World No 1 Esther Vergeer (NED) won her sixth successive Women’s Singles title on Saturday at the 17th British Open Wheelchair Tennis Championships in Nottingham, part of the global NEC Wheelchair Tennis Tour and the tournament of the year to have Super Series status.
The 25-year-old six-time ITF World champion and double Paralympic champion, who was last beaten at the British Open in the 2000 final, beat compatriot and fourth seed Jiske Griffioen 63 60 in Saturday’s final.
Service breaks in the third and fifth games put Vergeer ahead and despite retrieving one break Griffioen let slip two game points that would have levelled the scores at 4-4. Thereafter it was all one way traffic as Vergeer converted her second set point of the first set and then sped through the second set, converting her first championship point to secure a commanding 63 60 victory.
“The wind was pretty strong and was swirling all ways in the first set and neither of us were able to catch the ball as firmly as we would usually expect to, but Jiske started to hit some great deep backhands and played well,” said Vergeer afterwards. “In the second set the wind was still strong but it was all one direction and I managed to start reading it better, which was a big factor. It’s tremendous to win this tournament for a sixth successive time.”
As well as the Women’s Singles final, Saturday’s play also saw the semi-finals in both the Men’s Main Draw and Second Draw Singles and the Quad Singles.
In the Men’s Main Draw semi-finals both the world’s top two ranked players were beaten as Robin Ammerlaan (NED) defeated World No 1 Michael Jeremiasz (FRA) and Satoshi Saida (JPN) defeated his compatriot and World No 2 Shingo Kunieda.
Third seed Ammerlaan, the 2003 British Open champion, avenged defeat by Jeremiasz in the semi-finals in Nottingham in each of the last two years. The Dutchman took a 52 lead in the first set before taking it 64. However, Jeremiasz won almost all of the big points in the second set, his only momentary weakness being a double fault to hand Ammerlaan the sixth game of the set. The final set was again close, but Ammerlaan just had the edge late on to seal a 64 16 75 victory and prevent Jeremiasz from reaching a third successive British Open final.
The other semi-final was another exciting three set battle, with Saida edging the opening set on a tie-break. However, Kunieda secured a single break to take the second. The deciding set saw World No 4 Saida, the elder of the two Japanese players, take a 31 lead before closing out the match 76(4) 46 62 to reach his first British Open final.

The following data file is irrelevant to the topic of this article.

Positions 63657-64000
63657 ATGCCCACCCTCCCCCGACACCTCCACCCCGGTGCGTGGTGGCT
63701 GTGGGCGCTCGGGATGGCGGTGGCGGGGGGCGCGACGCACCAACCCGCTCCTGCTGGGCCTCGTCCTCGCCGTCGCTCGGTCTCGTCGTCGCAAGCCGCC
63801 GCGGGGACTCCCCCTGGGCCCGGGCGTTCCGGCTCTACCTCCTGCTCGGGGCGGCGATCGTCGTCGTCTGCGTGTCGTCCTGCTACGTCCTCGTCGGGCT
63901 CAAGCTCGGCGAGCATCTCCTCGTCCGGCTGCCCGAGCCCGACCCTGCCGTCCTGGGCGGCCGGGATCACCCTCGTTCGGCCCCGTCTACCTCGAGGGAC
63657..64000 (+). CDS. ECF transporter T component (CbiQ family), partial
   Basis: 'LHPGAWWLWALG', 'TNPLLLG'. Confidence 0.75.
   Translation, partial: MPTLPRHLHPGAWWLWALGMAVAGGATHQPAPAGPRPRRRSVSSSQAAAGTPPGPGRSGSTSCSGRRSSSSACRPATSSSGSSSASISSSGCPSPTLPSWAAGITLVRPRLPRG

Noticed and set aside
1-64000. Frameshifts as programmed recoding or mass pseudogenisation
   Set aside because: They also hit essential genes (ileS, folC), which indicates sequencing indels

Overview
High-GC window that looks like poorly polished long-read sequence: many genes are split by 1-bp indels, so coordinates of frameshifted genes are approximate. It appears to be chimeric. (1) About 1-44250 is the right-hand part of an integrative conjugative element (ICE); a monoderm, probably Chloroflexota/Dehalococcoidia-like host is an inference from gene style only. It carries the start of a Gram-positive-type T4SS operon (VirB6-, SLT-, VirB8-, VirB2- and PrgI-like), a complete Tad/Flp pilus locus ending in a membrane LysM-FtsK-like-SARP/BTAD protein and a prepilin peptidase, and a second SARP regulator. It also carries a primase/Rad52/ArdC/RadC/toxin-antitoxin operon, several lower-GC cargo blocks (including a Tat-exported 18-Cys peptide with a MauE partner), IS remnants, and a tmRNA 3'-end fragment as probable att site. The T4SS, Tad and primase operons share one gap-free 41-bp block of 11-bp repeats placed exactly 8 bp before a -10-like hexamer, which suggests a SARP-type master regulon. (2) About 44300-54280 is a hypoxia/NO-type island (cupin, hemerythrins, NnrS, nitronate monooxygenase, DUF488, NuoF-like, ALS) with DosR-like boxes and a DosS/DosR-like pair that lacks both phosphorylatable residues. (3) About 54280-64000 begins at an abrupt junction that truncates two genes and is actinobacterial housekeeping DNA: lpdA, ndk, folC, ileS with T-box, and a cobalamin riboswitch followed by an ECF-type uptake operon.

The semi-finals of the Quad Singles saw World No 1 Peter Norfolk (GBR) stay on course for his third British Open Quad title in four years as he defeated World No 3 Nick Taylor (USA) 61 63. Norfolk is also bidding to take his career tally of Super Series titles into double figures and will now face Shraga Weinberg (ISR) in Sunday’s Quad Singles final. In a semi-final on Saturday between two of the tournament’s unseeded players Weinberg fought back strongly from a set down to defeat Sarah Hunter (CAN) 26 60 62.
Saturday’s finals saw Jeremiasz and Martin Legner (AUT) pair up to win the Men’s Main Draw Doubles title. Second seeds Jeremiasz and Legner defeated reigning Paralympic champions and top seeds Kunieda and Saida, who won the Men’s Wheelchair Doubles at Wimbledon on their last visit to Britain just three weeks ago, 64 75.
Sunday’s other finals will include the Women’s Doubles and Quad Doubles. Top seeds Griffioen and Vergeer will take on third seed Maaike Smit (NED) and Mie Yaosa (JAP) in the Women’s Doubles final after Smit and Yaosa upset second seeds Florence Gravellier (FRA) and Sharon Walraven (NED) 63 63 in Saturday’s semi-finals.
Meanwhile, Paralympic champions and top seeds Taylor and David Wagner (USA) will play the unseeded Dutch pairing of Dorrie Timmermans and Bas Van Erp in Sunday’s Quad Singles final after Timmermans and Van Erp defeated Norfolk and Monique De Beer (NED) in three sets in Saturday’s semi-finals.
British Open Results and Order of Play.